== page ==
Starring Peter Cushing, Robert Urquhart, Christopher Lee, Hazel Court, Valerie Gaunt, Noel Hood, Melvyn Hayes, Paul Hardtmuth, Fred Johnson

Directed by Terence Fisher

Expectations: Moderate. I’m excited to finally watch a Hammer movie after years of buildup, but I’m trying to remain grounded.

For my first Hammer Horror movie experience, I figured I’d begin at the film that started it all, The Curse of Frankenstein. Would you expect me to do anything else? Hammer had done some similar productions prior to this, but The Curse of Frankenstein was their first horror film in color and the one that kicked off their very successful series of revisionist horror films featuring the classic monsters. As such, it is a very impressive, competent movie, exhibiting quality filmmaking from every corner.

At this point in my life, I feel like I’ve seen enough Frankenstein movies. They are all relatively similar, and what is different usually isn’t different enough to care about. This is a big reason why I never actively pursued these Hammer Horror movies, because at some level I felt they’d just be simple retellings of the classic Universal movies, albeit in color with more daring gore. This is where The Curse of Frankenstein sets itself apart though, because in spite of all the odds stacked against it in my head, the film has such an interesting take on the story that it is not only worth watching, this is quite possibly my favorite Frankenstein of all. It definitely blows the 30s Universal movie out of the water for me, no disrespect to that movie intended. It is iconic and all that, but it can’t hang with this version of the tale in my eyes.

So everyone knows the basic story of Dr. Frankenstein becoming obsessed with creating life from corpses instead of the traditional, sexual means, but right from the get-go, The Curse of Frankenstein takes a different route. Instead of starting us off with Frankenstein as a mad scientist experimenting in a laboratory, this film opens with the Baron Victor Frankenstein (Peter Cushing) locked in a jail cell for an unknown crime, telling his tale to a priest who has come to presumably take his confession. Frankenstein starts his story when he was a teenager seeking a tutor. He hires Paul Krempe, a man who shares Frankenstein’s love for science and exploring the limits of knowledge. After a couple of years Paul has taught Victor everything he knows, but instead of going along on his merry way, the two continue to work tirelessly together, driving each other forward and making new scientific discoveries as a team. Herein lies the major struggle of the film. As Victor descends more and more into obsessive madness, Paul is the only one who truly knows what’s going on with his old friend and the only one capable of stopping him.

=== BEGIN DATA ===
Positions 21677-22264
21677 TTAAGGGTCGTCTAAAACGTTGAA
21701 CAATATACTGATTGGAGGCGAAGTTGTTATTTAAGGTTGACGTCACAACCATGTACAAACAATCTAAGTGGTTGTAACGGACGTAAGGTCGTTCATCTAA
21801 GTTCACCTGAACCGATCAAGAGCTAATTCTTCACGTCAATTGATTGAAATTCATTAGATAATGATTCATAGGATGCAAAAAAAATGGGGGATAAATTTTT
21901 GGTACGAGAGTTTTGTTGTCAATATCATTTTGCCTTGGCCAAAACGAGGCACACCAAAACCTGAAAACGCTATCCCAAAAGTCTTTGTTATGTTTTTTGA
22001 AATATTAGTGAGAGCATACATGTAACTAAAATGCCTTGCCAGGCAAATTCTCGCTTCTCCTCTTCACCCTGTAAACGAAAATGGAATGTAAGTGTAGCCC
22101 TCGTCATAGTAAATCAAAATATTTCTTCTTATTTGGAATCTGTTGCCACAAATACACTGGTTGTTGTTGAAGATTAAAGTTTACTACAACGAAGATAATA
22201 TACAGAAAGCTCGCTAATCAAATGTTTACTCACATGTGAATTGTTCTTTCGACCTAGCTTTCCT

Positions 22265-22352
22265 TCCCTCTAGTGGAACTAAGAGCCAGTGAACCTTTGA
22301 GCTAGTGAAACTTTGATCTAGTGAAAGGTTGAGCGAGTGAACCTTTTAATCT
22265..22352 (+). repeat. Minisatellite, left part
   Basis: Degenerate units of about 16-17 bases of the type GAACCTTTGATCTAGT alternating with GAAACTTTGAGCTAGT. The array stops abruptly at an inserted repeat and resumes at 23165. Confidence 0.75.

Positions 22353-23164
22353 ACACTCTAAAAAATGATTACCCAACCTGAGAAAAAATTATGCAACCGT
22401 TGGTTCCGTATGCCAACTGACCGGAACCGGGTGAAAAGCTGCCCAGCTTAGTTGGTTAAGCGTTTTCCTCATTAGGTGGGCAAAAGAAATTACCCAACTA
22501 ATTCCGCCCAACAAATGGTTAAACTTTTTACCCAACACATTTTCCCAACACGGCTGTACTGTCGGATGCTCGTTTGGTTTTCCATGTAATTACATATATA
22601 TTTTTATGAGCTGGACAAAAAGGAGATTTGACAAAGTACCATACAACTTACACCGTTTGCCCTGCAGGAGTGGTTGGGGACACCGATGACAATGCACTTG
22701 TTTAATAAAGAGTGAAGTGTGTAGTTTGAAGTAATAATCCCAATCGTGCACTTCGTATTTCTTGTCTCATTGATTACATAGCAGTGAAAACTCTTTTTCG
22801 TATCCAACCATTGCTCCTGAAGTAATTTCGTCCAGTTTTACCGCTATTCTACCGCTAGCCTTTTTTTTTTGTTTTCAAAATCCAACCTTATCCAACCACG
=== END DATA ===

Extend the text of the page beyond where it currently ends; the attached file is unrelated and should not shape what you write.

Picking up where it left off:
The film is quite grotesque for the 50s, with severed body parts and gushing blood punctuating key moments. As with any old film, it’s nothing compared to modern gore, but what’s here continues to be effective and horrific. This Frankenstein is much more sadistic and active than previous incarnations, actively stealing body parts himself instead of delegating the job to his hunchback assistant Igor. Paul (essentially in the Igor role) has neither a hunchback or a rose-colored “master/slave” relationship with Victor. They are peers in their field and so the relationship is deeper than anything Frankenstein and Igor could ever have, and as such, it is a big reason this version is superior. The more active Frankenstein reminds me more of Jeffrey Combs in Re-Animator than any Universal Frankenstein, and it’s clear that this film (and presumably the other films in the Hammer Frankenstein series) had a major influence on the creation and shaping of the Herbert West character in Re-Animator.